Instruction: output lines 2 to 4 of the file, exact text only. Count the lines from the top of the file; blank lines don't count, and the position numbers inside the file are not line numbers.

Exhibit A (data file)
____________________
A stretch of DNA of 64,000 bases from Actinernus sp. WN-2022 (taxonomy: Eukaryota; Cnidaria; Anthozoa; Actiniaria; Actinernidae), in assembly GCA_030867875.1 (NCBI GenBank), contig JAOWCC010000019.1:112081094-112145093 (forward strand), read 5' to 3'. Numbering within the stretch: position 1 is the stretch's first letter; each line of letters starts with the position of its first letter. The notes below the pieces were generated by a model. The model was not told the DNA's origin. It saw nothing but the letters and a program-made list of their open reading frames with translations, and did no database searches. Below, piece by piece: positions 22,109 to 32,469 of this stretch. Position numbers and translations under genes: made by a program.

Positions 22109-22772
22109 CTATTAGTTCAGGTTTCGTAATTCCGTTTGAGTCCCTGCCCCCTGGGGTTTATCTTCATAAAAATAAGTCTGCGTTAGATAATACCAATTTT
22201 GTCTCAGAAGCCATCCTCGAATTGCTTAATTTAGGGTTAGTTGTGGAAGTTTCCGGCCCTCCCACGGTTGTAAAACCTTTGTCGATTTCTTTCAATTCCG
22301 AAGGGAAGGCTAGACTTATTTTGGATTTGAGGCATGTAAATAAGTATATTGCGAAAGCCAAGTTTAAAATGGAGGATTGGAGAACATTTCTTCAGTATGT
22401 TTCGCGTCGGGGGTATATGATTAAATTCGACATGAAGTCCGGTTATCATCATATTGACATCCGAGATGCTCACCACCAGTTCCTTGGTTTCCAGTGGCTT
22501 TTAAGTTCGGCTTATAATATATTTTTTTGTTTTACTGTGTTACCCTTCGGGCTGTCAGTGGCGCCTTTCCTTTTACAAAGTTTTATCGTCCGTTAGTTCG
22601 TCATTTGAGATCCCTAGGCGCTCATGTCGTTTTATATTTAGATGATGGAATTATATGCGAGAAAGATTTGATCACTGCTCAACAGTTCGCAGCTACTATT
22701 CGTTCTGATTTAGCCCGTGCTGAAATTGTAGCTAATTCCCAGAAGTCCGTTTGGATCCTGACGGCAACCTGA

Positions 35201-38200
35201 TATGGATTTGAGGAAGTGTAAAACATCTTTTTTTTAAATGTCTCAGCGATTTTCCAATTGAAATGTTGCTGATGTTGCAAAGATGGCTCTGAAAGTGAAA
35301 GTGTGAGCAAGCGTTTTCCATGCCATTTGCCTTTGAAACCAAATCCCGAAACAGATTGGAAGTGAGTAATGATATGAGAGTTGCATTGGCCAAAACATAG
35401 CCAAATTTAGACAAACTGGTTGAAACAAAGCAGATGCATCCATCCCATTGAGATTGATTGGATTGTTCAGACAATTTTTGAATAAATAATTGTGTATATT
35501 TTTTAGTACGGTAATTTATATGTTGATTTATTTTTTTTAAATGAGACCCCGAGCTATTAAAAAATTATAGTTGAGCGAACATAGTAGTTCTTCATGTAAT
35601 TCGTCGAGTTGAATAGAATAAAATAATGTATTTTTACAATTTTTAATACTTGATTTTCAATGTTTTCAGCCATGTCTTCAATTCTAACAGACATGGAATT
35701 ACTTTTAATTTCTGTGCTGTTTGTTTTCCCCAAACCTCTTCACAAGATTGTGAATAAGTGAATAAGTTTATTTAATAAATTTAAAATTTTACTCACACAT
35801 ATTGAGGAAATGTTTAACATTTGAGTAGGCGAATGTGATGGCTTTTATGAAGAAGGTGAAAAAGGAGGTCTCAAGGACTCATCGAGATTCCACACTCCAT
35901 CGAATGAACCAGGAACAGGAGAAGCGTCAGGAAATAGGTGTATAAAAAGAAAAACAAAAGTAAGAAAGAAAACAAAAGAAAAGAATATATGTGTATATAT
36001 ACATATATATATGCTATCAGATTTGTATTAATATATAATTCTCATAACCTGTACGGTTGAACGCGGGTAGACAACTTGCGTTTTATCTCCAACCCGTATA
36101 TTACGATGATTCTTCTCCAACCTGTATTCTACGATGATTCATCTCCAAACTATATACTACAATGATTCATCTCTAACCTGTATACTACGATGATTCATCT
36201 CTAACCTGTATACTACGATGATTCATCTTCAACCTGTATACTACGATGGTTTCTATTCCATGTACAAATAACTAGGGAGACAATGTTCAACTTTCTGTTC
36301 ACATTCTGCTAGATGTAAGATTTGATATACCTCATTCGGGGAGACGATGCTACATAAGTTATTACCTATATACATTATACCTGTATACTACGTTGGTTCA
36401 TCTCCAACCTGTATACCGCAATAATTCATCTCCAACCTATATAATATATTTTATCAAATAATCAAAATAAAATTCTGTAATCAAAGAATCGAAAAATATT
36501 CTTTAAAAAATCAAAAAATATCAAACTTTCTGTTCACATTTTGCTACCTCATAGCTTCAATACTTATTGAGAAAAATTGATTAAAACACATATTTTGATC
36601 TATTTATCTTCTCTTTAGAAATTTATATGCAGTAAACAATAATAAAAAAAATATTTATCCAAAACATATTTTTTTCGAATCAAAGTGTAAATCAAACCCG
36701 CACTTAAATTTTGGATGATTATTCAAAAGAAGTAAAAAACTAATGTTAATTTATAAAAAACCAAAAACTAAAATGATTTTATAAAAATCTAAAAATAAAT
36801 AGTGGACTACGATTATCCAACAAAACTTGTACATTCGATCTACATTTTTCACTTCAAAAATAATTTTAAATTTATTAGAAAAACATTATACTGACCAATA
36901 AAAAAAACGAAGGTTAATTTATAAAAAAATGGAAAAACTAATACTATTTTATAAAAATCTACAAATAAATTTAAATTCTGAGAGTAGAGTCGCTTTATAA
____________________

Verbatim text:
Positions 22109-22772
22109 CTATTAGTTCAGGTTTCGTAATTCCGTTTGAGTCCCTGCCCCCTGGGGTTTATCTTCATAAAAATAAGTCTGCGTTAGATAATACCAATTTT
22201 GTCTCAGAAGCCATCCTCGAATTGCTTAATTTAGGGTTAGTTGTGGAAGTTTCCGGCCCTCCCACGGTTGTAAAACCTTTGTCGATTTCTTTCAATTCCG